Longitudinal _L63 [lambda] and _L63 ̄ [anti-lambda] polarization at the COMPASS experiment [Elektronische Ressource] / vorgelegt von Donghee Kang

Longitudinal L and L polarization at theCOMPASS ExperimentDonghee KangFAKULTÄT FÜR MATHEMATIK UND PHYSIKALBERT-LUDWIGS-UNIVERSITÄT FREIBURGLongitudinal L and L polarization at theCOMPASS ExperimentInaugural-DissertationzurErlangung des DoktorgradesderFakultät für PhysikderAlbert-Ludwigs-Universität Freiburg im BreisgauvorgelegtvonDonghee Kangaus KoreaSeptember 2007Dekan: Prof. Dr. Jörg FlumLeiter der Arbeit: Prof. Dr. Kay KönigsmannReferent: Prof. Dr. KayKoreferent: Prof. Dr. Ulrich LandgrafTag der Verkündung des Prüfungsergebnisses: 29. Oktober 2007Contents1 Introduction 12 The Spin Structure of Baryons 32.1 Polarized Deep Inelastic Scattering . . . . . . . . . . . . . . . . . . . . . . . 32.1.1 Kinematics . . . . . . . . . . . . . . . . . . . . . . . . . . . . . . . 42.1.2 Cross Sections . . . . . . . . . . . . . . . . . . . . . . . . . . . . . 52.2 Structure Functions . . . . . . . . . . . . . . . . . . . . . . . . . . . . . . . 72.3 QCD Evolution of Structure Functions . . . . . . . . . . . . . . . . . . . . . 122.4 First moments of g . . . . . . . . . . . . . . . . . . . . . . . . . . . . . . . 1512.5 The Spin Structure of L . . . . . . . . . . . . . . . . . . . . . . . . . . . . . 173 Longitudinal L Polarization 233.1 The L Hyperon as a Spin Polarimeter . . . . . . . . . . . . . . . . . . . . . 233.2 L Production in Semi-Inclusive DIS . . . . . . . . . . . . . . . . . . . . . . 283.2.1 Fragmentation in Semi-Inclusive DIS . . . .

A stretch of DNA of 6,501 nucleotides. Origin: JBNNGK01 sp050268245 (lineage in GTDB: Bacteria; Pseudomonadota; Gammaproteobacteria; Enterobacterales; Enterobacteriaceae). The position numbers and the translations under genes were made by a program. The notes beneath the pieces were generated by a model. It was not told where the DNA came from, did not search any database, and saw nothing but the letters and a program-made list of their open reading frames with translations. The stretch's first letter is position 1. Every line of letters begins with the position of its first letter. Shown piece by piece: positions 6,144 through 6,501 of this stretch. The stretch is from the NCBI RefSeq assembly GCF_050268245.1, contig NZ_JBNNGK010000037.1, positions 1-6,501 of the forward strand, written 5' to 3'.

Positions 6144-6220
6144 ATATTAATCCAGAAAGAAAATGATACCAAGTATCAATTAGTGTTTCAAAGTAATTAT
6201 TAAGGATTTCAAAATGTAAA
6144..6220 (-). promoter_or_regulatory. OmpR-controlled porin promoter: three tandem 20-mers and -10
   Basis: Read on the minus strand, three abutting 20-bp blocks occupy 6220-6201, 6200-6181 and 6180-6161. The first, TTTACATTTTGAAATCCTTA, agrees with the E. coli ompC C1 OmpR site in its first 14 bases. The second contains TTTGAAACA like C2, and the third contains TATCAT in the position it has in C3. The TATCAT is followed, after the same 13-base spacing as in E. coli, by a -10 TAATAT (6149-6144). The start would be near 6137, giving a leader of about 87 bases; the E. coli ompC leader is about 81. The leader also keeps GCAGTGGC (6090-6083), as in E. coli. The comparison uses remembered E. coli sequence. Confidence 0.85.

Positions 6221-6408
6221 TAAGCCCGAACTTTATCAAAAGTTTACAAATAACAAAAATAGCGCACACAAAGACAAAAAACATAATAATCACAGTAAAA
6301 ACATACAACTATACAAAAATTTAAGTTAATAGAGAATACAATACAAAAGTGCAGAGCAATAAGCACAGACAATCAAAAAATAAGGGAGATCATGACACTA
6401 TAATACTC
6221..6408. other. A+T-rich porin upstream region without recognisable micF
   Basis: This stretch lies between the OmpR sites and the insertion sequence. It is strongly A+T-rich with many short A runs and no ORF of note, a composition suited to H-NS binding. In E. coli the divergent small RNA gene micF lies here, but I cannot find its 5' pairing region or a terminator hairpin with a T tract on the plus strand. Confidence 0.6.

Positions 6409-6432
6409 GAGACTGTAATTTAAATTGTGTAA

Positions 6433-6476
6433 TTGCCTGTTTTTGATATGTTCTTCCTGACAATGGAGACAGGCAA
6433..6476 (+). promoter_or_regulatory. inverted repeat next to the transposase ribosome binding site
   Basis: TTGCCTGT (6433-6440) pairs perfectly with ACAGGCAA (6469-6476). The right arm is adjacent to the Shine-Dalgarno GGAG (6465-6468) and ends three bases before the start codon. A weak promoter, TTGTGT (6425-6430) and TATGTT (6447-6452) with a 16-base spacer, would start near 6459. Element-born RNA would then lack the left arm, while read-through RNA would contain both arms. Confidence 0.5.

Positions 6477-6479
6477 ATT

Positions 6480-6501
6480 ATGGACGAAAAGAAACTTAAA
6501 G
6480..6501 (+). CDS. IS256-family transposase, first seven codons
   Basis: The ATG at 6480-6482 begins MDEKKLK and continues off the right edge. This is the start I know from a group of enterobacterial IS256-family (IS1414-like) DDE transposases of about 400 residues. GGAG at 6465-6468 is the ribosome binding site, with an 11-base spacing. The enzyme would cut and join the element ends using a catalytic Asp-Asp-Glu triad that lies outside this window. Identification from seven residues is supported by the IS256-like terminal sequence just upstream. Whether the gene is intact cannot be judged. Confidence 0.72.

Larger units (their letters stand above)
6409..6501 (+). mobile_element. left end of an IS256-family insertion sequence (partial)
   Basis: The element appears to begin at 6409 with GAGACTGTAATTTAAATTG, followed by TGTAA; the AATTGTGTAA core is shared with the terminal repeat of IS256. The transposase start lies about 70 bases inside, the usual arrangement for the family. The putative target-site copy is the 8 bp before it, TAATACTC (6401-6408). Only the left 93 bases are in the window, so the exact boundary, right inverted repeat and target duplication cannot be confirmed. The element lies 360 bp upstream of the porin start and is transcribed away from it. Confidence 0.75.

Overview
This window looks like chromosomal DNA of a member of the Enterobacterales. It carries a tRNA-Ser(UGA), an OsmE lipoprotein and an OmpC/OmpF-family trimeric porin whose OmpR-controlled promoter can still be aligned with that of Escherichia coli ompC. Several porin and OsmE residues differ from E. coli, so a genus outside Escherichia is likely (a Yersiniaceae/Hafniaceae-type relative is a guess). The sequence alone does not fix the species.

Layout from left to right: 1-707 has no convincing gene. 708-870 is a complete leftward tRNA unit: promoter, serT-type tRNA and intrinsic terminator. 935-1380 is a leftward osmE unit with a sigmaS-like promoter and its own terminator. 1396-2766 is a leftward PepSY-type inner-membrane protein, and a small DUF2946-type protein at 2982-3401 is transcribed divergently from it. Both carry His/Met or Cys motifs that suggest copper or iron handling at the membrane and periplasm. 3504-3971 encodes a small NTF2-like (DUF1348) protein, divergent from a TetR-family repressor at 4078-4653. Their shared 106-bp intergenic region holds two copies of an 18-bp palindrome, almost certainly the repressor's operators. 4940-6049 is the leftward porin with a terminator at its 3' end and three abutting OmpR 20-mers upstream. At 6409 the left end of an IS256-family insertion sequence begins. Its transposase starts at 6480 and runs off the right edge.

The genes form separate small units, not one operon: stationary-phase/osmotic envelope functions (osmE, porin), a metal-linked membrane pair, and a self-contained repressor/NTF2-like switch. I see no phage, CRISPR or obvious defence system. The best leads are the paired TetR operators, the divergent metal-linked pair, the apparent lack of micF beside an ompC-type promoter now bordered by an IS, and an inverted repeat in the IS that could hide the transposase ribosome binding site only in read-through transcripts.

Publié le : lundi 1 janvier 2007
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Longitudinal L and L polarization at the
COMPASS Experiment
Donghee Kang
FAKULTÄT FÜR MATHEMATIK UND PHYSIK
ALBERT-LUDWIGS-UNIVERSITÄT FREIBURGLongitudinal L and L polarization at the
COMPASS Experiment
Inaugural-Dissertation
zur
Erlangung des Doktorgrades
der
Fakultät für Physik
der
Albert-Ludwigs-Universität Freiburg im Breisgau
vorgelegt
von
Donghee Kang
aus Korea
September 2007Dekan: Prof. Dr. Jörg Flum
Leiter der Arbeit: Prof. Dr. Kay Königsmann